9 Ways to Be Married: Explained

It's one thing to say "I Do"—and another to keep on doing. At a time when statistics show many forces working against it, how does marriage continue to thrive? MORE talks to a variety of women in committed, if sometimes unconventional unions about how they choose to tie their knot

by Doren Allen
Photograph: Jens Bonnke

Nancy Kalish, PhD, a professor emeritus of psychology at California State University at Sacramento, has surveyed more than 4,000 rekindled relationships since 1994; 3 percent of these participants had been married to and divorced their lost loves. The reunions she followed displayed a high success rate: Nearly 75 percent were still together after 10 years. (One group that fared less well: those whose reunions were extramarital affairs.) Kalish thinks the durability of early love in the successful couples is often due to growing up together, sharing friends, culture and values. Cozy has her own insights:

Why The Reunion Worked When we got together for that lunch, we were both at a point in our lives where we were hitting the reset button.

Doubts about reconnecting?I was scared shitless. But the choice was either take a leap of faith and try it or regret it the rest of my life.

What’s different?In our time apart, we’d grown up. Everything we needed to work out, we worked out with others. We played the sad country music song backward.

Why remarry? Marriage is a commitment. I know some people say it’s just a piece of paper, but it makes us feel secure. Now I have my mate; now we can move forward together. We’re like big teenagers. We have responsibilities, but we have a good time. The sexual spark is there, but it’s more than just a sex drive. We call it divine drive.

#5 Open Marriage
Harper James, 52, and Michael James, 48 (Not their real names, and some details have been changed.)
Urban Southeast
ACCORDING TO a National Science Foundation survey,80 percent of Americans believe infidelity is wrong. Harper and Michael James agree. Yes, both have sex with other people—they call these encounters “-excursions”—and sometimes participate in threesomes (or moresomes). “But we’d never cheat!” says Harper. Their definition of cheating? “Having sex without telling the other person,” Harper says.

Harper owns an organic-products business, Michael works in tech sales, and their teen and young-adult children don’t know about their lifestyle. The couple sometimes meet other partners through a “swinger” website that has 50,000 members. They discuss each extramarital adventure beforehand and get to know the other couple before any swapping goes on.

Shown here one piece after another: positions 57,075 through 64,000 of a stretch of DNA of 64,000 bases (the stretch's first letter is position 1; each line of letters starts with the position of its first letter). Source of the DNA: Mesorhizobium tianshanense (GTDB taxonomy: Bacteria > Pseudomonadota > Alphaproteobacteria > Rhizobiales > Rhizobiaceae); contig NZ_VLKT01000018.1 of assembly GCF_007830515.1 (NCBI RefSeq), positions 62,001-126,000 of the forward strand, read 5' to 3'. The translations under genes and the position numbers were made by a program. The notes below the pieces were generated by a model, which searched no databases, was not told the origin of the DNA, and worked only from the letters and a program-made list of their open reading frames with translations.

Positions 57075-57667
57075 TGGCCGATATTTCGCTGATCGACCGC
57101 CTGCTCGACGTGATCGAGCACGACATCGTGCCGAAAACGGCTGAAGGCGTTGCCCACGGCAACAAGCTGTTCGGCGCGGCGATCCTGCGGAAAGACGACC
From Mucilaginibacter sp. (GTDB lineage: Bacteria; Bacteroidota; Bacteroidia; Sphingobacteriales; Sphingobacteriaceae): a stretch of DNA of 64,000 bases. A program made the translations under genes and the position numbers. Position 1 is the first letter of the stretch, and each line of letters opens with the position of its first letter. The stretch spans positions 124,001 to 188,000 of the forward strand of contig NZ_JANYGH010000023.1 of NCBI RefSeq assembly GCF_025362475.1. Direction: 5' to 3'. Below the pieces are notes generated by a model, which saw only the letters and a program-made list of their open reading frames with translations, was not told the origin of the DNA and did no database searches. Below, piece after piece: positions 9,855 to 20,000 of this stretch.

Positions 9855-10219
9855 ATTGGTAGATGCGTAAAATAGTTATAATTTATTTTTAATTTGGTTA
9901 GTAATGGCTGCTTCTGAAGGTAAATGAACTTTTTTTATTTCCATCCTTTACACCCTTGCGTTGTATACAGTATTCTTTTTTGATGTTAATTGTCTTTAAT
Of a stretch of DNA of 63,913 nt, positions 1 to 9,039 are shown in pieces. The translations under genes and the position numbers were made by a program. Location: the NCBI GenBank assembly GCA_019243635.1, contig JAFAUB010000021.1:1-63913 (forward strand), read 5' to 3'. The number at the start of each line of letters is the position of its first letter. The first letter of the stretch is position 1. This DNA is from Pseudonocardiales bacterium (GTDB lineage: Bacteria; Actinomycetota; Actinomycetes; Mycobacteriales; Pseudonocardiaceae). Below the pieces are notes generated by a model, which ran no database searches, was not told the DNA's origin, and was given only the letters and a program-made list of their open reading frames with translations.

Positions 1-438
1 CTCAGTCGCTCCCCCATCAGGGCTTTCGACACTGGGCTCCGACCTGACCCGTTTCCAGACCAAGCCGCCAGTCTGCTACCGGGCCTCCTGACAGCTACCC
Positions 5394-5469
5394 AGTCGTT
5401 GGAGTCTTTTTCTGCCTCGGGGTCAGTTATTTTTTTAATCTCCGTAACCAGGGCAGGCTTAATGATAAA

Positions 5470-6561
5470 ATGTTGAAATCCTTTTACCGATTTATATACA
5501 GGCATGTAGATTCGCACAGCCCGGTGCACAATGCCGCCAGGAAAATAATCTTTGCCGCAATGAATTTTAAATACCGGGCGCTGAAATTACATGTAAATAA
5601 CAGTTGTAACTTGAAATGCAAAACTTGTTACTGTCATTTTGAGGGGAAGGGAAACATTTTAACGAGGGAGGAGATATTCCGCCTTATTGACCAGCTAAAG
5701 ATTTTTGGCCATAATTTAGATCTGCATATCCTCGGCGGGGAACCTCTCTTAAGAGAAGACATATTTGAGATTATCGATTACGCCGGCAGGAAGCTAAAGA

Estimates of the number of American couples in open marriages range from 1.7 percent to 6 percent. Harper explains her unusual union:

How it happened When we got married 17 years ago, an open arrangement was in no way on the radar. But nearly five years ago, we were in kind of a sexual lull. I had a higher libido but I wasn’t going to cheat, so I was trying to figure out ways to rectify this. I read an article online about open marriage from a husband’s perspective and shared it with Michael.

Ground rules No sex with clients, coworkers or anybody in the state. We both travel for work, so that’s not a problem. No spending the night—that creates the opportunity to start developing a relationship. We always talk about how we feel, and the other person has to accept the feeling, good or bad. If one of us is uncomfortable, we say, “You can’t do that person anymore.”

Safe sex? Absolutely. Condoms always.

Benefits Since we started having excursions, our own sexual relationship has been a lot more fun. If we hook up with anyone, the idea is to bring that energy back to each other. We’ve always been good communicators, but in an open marriage, you end up communicating a lot more about your feelings.

Why stay married? First and foremost, we’re a committed couple. We opened our marriage for the experience of having varied sex with others, not to replace each other.

First published in the March 2013 issue

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